You might think having a laugh has no place in the serious world of business.
But, if innovation is on your strategic agenda (and it SO should be, by the way), you might want to rethink your perspective.
We tend to take ourselves WAAAY too seriously.
And, research on the link between fun workplace cultures and the presence of innovation is becoming more compelling by the day.
This TED talk by Tim Brown demonstrates this in an entertaining and (not surprisingly) funny way.
Even my own childhood experience seemed to mirror the relationship between fun and creativity.
My dad is one of the most creative people I know. He even did his PhD on divergent thinking in science, way back in the ’60’s. He also happened to be a veritable mischievous rat bag. The number of practical jokes and pranks my brothers and I ‘enjoyed’ (and our mother endured good naturedly) attest to this.
His entertaining approach to learning made it a fun experience, which meant we engaged more – and ultimately, we learned more as well.
It’s not just kids who benefit from fun, when it comes to learning and innovation.
Michael Kerr, an international business speaker, president of Humor at Work, and author of The Humor Advantage: Why Some Businesses are Laughing all the Way to the Bank (Dec. 2013) says, “Humour is a key ingredient in creative thinking. It helps people play with ideas, lower their internal critic, and see things in new ways.” He goes on to say, “humour and creativity are both about looking at your challenges in novel ways and about making new connections you’ve never thought about before.”
As a leader, it’s tempting to think the best way to cope with an ever-increasing workload is to have everyone work longer and harder. However, without some down time, work tends to suffer and burn out can occur.
On the other hand, encouraging play creates a more light-hearted work atmosphere, one where people feel inspired to take creative risks.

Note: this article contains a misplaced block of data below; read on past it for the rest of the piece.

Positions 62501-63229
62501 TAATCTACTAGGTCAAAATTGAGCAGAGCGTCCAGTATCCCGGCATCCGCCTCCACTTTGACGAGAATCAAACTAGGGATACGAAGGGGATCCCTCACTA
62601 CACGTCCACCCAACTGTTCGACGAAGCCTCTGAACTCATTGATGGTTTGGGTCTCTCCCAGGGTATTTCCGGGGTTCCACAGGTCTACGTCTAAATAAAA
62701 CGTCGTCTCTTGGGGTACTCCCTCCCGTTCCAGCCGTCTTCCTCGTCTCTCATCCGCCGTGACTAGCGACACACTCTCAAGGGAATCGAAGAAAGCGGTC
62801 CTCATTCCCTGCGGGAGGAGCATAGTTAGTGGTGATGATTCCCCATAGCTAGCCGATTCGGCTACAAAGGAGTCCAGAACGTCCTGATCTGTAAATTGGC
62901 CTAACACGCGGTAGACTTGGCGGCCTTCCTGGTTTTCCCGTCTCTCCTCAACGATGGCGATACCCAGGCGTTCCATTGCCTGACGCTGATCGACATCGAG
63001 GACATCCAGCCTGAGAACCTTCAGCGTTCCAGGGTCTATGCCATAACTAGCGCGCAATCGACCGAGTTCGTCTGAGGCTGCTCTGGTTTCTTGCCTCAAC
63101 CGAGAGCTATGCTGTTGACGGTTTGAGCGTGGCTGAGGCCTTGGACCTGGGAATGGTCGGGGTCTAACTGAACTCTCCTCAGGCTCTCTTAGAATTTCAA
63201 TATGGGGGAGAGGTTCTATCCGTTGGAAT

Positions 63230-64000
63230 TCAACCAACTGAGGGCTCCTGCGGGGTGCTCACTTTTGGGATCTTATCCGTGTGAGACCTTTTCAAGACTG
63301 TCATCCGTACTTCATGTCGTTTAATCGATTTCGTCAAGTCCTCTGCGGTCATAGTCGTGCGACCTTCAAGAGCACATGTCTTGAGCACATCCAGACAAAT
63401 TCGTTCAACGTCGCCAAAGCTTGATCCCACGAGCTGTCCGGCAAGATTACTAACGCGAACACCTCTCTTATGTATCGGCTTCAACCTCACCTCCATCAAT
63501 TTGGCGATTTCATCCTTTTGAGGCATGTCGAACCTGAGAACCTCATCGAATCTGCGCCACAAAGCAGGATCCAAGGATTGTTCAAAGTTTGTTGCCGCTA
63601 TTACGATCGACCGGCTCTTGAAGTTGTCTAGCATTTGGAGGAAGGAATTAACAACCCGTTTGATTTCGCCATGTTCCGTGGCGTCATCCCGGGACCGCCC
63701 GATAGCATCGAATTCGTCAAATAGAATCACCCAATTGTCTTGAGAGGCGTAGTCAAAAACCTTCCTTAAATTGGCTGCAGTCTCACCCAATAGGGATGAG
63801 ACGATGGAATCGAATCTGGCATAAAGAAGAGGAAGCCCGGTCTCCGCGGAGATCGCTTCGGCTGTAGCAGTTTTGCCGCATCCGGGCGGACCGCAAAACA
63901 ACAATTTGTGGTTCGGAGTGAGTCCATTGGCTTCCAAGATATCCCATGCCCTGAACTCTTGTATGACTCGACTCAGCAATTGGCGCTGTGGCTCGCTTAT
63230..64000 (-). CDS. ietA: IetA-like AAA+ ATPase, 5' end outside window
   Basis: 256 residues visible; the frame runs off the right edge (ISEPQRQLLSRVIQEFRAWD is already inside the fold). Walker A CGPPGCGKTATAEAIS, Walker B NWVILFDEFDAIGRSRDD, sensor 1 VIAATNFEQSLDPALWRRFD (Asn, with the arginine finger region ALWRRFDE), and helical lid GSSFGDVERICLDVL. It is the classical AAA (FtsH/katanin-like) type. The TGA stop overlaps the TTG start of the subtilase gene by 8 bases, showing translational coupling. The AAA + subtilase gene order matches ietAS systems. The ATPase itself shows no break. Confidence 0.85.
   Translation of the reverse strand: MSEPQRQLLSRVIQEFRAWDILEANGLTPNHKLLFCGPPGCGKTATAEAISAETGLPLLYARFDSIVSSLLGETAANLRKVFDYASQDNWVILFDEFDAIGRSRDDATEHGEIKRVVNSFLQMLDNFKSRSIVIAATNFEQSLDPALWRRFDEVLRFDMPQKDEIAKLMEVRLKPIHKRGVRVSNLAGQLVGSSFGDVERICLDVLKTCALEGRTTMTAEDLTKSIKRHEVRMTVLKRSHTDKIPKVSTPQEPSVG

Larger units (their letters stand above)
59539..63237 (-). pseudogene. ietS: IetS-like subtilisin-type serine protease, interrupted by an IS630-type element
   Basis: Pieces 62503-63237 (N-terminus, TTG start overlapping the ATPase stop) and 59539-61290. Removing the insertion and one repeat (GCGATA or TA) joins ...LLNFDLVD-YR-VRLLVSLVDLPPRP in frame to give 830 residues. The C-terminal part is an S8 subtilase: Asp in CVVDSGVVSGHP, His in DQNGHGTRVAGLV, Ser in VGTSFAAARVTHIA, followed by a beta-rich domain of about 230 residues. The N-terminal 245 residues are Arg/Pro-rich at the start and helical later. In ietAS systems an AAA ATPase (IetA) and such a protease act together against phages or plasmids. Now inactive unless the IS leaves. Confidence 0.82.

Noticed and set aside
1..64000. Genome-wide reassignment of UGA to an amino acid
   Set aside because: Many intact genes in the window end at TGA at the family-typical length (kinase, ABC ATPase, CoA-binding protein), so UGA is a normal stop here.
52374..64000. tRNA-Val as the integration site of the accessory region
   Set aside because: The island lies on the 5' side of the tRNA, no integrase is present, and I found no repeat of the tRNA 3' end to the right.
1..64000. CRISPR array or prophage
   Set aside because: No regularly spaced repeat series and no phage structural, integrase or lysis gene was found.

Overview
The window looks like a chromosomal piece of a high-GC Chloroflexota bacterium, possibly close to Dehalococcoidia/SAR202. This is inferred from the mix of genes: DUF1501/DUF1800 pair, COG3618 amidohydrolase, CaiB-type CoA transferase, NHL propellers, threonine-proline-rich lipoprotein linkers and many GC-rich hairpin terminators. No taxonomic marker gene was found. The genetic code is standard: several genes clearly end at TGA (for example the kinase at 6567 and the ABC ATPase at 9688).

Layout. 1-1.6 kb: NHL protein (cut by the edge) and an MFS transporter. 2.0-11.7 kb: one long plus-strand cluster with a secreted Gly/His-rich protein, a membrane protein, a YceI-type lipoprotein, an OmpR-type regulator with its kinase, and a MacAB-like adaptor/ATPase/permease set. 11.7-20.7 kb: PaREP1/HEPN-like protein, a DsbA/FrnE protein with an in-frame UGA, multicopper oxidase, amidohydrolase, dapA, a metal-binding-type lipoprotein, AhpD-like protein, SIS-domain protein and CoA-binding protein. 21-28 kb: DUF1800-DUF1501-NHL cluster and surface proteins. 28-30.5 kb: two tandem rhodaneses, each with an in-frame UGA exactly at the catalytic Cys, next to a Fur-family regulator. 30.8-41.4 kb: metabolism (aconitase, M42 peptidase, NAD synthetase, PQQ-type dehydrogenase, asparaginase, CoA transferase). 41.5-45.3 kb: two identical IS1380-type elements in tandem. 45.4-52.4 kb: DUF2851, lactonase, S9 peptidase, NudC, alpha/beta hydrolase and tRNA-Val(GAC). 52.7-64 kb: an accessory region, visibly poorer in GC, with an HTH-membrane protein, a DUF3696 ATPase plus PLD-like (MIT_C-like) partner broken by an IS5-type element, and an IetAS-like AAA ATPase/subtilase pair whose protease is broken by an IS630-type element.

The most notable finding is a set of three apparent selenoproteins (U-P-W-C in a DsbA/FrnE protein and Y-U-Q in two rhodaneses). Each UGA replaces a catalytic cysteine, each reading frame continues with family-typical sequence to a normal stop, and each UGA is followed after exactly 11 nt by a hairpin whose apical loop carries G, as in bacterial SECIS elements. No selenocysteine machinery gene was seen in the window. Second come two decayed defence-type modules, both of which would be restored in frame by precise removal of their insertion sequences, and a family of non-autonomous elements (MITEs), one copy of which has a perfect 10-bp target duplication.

Here are just 4 ways you can bring fun to your workplace today and by proxy, start to engender a more innovative culture:
1. Create a workspace conducive to having a bit of fun. Have you noticed that the most innovative companies like Google and Red Bull often boast pretty fun and relaxed workspaces?
One company, Contactzilla, has a pool table as well as a small area with a sofa, bean bags and a picnic bench. Anyone is welcome to enjoy a game of pool, or to take their laptop over to the beanbags, whenever they need a break or change of scenery. Not only does it increase the happy factor, team members often end up chatting about projects over the pool table, giving them a fresh new perspective – cue innovative problem solving.
2. Provide opportunities for social interaction among your team members. Whether it’s a few beers after work on a Friday, putting a basketball hoop in the carpark, or making a space for ‘fun stuff’ within the office, implement some changes which complement your culture.
3. Encourage creative thinking – or simply lighten the mood of meetings. One company I know has an old fashioned horn which people can sound if someone is going on too long or hogging the airtime!
4. Take the mickey out of yourself. Workplace humour can be tricky to navigate, but if you can laugh at yourself, it’s usually pretty safe. And it’s modelling what you want to see in others. If people see the boss having a laugh, they’re more likely to take their cue from you.
And if you’re really serious about injecting humour into the workplace check out Michael Kerr’s book.
How can you foster innovation by injecting some fun in your workplace?
What tips do you have for encouraging a more innovative workplace culture?